Business Recovery: Transparency is Key

Business Recovery: Transparency is Key

By |2020-05-05T13:26:54+01:00April 29th, 2020|Blog, News|

We continue to highlight Managing Partner Neil Hughes’ ‘Seven Cs of Business Recovery.’ As businesses battle the impact of COVID-19, it’s important to adopt the appropriate measures; Now, for tomorrow.

I recently discussed the importance of seeking counsel from a carefully selected group of advisors. Now, for the next step on your business’s road to recovery.

Chapter 2: Communication

Regarding your business’s performance, have you been completely honest and transparent with the people to whom your indebted to? If not, now is the time. Communication is key when it comes to securing their support in your recovery plan.

Devise a comprehensive and transparent plan to work through your cash flow issues then relay this plan to those that are owed money. Don’t fall into the trap of creating a hierarchy of creditors; all are important to your survival prospects.

Let’s examine the importance of communicating with these individuals and groups: the taxman, lenders, landlords and suppliers.

Being honest with your creditors about the condition of your business is likely to a) generate goodwill and b) take the pressure off which will in turn, help you make better decisions.

It is often pride that deters a business owner from being completely honest. There is always the risk that the truth may lessen a creditors’ confidence. In fact, however, confidence is instilled by being upfront and honest.

The more likely scenario is that those who are owed money will appreciate you bringing them up to speed on how your business is performing. You will be surprised with the goodwill you may receive in return. Maintaining your integrity will buy you more time. And with time, many things become possible.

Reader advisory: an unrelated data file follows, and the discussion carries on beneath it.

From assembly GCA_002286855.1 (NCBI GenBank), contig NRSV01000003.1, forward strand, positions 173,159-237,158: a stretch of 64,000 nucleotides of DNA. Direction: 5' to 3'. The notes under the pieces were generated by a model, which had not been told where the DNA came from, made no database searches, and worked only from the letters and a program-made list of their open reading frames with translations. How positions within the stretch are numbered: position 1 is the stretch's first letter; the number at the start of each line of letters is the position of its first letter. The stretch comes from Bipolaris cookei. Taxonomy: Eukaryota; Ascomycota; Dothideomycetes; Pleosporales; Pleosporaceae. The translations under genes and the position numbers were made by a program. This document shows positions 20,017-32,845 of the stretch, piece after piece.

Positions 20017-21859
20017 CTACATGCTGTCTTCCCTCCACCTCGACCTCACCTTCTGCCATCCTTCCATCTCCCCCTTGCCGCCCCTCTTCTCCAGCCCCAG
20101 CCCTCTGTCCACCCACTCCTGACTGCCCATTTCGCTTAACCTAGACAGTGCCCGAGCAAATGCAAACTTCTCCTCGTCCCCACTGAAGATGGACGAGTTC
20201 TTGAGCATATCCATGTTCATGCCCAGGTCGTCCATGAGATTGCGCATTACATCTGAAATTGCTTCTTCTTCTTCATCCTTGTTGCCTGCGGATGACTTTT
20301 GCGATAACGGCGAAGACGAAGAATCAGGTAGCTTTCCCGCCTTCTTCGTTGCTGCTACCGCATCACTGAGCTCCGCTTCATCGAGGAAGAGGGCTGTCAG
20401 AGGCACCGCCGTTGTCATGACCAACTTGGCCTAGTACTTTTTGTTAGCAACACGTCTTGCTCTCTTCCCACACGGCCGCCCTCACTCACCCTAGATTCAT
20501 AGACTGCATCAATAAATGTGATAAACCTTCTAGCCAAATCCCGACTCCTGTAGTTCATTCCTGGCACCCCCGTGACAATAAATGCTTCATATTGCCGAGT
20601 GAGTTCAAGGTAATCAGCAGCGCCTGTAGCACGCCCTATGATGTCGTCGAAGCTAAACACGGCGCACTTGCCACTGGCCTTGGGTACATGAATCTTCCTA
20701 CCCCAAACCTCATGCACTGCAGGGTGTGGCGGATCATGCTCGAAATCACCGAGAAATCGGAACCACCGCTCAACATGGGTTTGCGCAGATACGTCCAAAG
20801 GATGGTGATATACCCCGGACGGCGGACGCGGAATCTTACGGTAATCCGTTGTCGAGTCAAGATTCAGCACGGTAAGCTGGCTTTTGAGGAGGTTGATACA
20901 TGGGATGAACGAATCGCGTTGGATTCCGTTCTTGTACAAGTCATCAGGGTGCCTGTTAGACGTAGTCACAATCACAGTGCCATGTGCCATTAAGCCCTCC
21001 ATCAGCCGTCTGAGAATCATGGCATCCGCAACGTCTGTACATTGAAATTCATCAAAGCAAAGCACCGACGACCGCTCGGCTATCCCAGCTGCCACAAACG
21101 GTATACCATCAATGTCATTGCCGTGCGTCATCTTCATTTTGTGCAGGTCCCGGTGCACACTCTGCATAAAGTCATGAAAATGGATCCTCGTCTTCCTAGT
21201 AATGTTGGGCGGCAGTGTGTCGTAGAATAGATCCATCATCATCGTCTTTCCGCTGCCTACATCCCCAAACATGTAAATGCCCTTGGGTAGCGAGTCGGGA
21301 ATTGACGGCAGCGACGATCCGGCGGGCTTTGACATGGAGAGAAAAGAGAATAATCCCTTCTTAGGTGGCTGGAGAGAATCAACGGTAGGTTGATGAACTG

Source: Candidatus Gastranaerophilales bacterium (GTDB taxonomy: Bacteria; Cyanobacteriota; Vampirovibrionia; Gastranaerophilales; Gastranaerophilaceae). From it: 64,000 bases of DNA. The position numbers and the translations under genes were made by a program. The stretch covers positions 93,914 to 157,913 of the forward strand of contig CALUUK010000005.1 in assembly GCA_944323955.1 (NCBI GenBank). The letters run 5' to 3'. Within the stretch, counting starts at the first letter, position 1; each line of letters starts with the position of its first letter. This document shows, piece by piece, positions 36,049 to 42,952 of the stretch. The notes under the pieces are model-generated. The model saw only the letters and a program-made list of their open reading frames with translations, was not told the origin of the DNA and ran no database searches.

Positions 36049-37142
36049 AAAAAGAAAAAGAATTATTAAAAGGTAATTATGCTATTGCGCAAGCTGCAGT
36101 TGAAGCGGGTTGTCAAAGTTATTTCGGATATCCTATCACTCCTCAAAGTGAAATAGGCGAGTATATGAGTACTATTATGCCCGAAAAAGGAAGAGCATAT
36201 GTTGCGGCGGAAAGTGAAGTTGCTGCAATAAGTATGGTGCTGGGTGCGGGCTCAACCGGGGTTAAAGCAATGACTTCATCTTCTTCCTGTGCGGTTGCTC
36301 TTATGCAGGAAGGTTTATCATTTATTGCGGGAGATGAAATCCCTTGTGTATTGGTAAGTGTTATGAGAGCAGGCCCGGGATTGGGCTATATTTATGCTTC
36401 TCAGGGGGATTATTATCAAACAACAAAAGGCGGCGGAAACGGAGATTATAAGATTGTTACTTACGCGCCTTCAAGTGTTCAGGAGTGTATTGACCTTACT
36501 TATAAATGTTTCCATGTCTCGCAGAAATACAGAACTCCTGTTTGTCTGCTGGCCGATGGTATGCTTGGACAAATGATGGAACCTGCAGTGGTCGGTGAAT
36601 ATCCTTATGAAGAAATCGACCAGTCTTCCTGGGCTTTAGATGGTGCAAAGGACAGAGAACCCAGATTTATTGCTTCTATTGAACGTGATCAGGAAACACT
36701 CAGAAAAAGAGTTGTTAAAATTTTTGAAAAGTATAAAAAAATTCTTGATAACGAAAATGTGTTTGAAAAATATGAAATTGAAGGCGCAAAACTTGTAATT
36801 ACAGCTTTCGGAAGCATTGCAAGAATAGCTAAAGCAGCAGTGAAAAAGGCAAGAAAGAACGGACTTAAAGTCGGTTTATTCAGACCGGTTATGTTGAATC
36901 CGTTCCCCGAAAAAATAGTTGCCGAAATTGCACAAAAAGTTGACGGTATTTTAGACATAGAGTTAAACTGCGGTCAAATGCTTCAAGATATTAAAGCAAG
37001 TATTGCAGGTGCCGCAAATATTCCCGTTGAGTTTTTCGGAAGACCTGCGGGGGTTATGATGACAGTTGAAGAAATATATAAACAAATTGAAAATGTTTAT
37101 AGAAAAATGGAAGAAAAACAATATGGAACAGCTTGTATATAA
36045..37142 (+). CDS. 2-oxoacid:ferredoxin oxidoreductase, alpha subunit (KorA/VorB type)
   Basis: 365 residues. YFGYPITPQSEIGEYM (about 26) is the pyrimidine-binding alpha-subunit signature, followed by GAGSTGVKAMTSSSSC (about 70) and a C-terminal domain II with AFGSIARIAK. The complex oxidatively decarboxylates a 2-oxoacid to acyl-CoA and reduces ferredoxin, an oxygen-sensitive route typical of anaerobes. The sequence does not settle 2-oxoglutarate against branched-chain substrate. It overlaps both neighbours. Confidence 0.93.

Lenders

In the previous article, we looked at the potential of seeking counsel from your funder whether it be alternative debt providers or equity players. It’s important to communicate with them frequently, and early in the process.

As your difficulties intensify, try to give them notice of potential problems. For example, if you are about to be hit with a significant bad debt, make sure you inform them.

Develop advice from your accountant and solicitor into a plan that includes financial projections and present this to your lenders. Demonstrate an understanding of why your business is struggling; develop an idea of how it can recover and provide a realistic timeframe in which you can achieve this.

Results are achievable, especially if you have developed and maintained a strong and honest relationship with your lenders.

Dealing with the Revenue

The Revenue Commissioners may constitute your biggest ongoing creditor.

When your business is struggling, it is important you are aware of the key people to deal with in your local Revenue office. Developing good communications with the Revenue means submitting your VAT, PAYE and corporation tax returns on time, even if you cannot pay the liability there and then.

Not submitting your returns will flag you as a non-compliant taxpayer and will mean that you are more likely to be audited. Contact the Revenue and advise why the payment has not been included; set out when it is likely that the liability declared on the return can be paid.

Do whatever you can to ensure substantial undeclared arrears do not build up.

Landlords

Open communication and renegotiation with a willing landlord are important. Landlords are a significant creditor to most businesses. Lack of communication with a landlord can lead to a crisis for a business. Think of the relationship with your landlord as mutually beneficial rather than adversarial.

For a multi-unit business, if a particular unit is chronically loss making, you may need to consider formal restructuring options to repudiate and exit from the lease on that unit. Acting quickly and decisively can be the difference between survival or closure if there is a particular outlet of your business that cannot be saved.

Suppliers

During a significant downturn, many suppliers will begin to seek COD payment terms, leading to an increase in administration for the accounts payable people in your business. Do everything you can to work with your suppliers and invest in the admin staff needed to juggle the regular payments to keep key stocks moving; focussing on the lines that you can immediately turn into cash.

Breathing space

Effective communication with the people to whom you owe money to will allow you time you need to implement the next stage of your recovery plan.

Read Chapter One here.

For more detail on how to get your business positioned on the road to recovery, ‘Beating the Recession: The Seven Cs of Business Recovery’ is available to buy HERE.

If have any questions on the topics discussed, feel free to get in touch with Neil Hughes, Managing Partner, on a strictly confidential, no-obligation basis on (01) 66 99999.

About the Author:

Neil Hughes